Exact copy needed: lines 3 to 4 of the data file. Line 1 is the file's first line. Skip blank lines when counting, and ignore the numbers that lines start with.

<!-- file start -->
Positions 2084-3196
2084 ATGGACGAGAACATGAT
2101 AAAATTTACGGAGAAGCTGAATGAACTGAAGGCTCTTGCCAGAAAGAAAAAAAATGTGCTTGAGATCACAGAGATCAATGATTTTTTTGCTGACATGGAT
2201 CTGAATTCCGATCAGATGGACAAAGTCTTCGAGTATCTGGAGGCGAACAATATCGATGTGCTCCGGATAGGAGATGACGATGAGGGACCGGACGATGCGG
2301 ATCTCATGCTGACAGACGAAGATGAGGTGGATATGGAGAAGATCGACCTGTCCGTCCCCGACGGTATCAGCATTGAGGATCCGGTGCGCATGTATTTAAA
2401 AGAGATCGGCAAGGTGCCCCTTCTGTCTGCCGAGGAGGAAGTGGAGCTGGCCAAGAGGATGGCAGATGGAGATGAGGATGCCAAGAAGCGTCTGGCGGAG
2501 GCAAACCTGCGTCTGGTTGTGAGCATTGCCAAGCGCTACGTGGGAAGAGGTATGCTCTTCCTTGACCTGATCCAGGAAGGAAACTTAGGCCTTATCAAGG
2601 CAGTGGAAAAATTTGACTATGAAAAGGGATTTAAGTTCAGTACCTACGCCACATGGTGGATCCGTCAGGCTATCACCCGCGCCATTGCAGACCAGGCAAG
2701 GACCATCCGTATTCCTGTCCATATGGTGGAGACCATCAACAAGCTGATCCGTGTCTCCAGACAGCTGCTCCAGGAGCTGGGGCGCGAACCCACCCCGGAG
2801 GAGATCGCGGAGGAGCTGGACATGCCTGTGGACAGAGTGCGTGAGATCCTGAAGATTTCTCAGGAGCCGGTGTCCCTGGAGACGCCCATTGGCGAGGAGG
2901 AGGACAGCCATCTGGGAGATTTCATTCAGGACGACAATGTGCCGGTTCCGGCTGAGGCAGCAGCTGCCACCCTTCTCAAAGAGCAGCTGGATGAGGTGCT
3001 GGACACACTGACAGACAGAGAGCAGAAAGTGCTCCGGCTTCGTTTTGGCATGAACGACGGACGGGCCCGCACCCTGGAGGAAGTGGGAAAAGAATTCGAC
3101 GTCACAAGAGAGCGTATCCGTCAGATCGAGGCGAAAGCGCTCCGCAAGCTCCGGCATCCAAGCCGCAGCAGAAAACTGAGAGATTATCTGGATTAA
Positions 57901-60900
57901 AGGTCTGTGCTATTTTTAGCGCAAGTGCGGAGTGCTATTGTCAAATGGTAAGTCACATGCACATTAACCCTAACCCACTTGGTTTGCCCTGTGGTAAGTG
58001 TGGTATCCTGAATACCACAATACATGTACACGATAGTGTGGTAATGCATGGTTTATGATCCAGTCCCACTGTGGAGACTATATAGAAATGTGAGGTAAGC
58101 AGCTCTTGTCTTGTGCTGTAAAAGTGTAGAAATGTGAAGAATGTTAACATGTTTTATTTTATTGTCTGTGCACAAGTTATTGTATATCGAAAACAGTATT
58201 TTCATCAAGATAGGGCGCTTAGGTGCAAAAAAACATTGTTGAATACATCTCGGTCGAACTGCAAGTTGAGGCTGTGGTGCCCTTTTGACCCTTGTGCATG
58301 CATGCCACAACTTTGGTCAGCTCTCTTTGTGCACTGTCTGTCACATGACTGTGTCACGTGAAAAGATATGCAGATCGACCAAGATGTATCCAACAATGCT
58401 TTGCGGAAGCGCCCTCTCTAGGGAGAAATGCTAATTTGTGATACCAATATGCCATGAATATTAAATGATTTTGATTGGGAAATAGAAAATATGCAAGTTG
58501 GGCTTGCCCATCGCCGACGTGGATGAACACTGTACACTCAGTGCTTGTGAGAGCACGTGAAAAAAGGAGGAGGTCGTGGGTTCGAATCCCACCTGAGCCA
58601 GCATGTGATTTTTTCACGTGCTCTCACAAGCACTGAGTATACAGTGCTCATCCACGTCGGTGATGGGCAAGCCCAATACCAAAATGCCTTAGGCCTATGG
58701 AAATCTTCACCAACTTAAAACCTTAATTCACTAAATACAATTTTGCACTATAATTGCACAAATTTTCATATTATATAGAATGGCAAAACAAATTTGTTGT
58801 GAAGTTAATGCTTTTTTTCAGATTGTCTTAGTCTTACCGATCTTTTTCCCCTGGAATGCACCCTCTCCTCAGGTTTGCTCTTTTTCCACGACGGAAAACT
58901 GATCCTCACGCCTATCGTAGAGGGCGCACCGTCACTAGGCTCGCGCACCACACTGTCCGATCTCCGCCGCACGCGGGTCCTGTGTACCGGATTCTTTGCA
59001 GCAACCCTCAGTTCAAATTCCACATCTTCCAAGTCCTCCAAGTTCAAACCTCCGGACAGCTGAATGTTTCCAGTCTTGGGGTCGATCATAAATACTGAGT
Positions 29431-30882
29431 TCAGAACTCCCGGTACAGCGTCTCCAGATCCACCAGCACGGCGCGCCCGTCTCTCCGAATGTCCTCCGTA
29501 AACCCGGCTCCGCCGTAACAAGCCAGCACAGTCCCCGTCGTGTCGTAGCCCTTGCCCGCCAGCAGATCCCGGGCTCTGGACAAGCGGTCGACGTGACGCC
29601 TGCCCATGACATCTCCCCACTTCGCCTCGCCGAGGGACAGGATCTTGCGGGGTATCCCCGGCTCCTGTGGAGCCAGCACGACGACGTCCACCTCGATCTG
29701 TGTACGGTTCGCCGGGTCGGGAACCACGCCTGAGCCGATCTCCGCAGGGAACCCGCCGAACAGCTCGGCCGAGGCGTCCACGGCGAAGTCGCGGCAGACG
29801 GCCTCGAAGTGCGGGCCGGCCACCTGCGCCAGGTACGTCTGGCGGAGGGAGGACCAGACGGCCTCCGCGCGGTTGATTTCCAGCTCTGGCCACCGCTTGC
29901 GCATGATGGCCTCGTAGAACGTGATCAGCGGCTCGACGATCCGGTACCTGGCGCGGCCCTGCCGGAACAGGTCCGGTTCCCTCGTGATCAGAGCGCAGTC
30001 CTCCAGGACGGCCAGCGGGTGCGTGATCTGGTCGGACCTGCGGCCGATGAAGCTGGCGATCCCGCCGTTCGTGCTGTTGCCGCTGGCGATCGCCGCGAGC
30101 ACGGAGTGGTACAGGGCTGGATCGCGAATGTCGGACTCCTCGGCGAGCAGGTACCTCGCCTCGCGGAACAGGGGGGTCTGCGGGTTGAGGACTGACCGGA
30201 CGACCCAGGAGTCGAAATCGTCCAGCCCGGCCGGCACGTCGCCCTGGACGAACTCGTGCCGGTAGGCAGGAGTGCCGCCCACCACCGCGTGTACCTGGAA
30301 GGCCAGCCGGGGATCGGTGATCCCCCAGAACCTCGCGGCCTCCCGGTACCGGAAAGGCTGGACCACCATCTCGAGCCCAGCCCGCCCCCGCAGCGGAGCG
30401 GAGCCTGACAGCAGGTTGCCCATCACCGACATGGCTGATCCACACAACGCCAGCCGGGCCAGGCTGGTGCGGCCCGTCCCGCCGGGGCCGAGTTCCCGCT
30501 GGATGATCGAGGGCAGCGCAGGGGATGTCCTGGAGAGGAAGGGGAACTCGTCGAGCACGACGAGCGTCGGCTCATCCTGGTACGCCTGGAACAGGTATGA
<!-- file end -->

2101 AAAATTTACGGAGAAGCTGAATGAACTGAAGGCTCTTGCCAGAAAGAAAAAAAATGTGCTTGAGATCACAGAGATCAATGATTTTTTTGCTGACATGGAT
2201 CTGAATTCCGATCAGATGGACAAAGTCTTCGAGTATCTGGAGGCGAACAATATCGATGTGCTCCGGATAGGAGATGACGATGAGGGACCGGACGATGCGG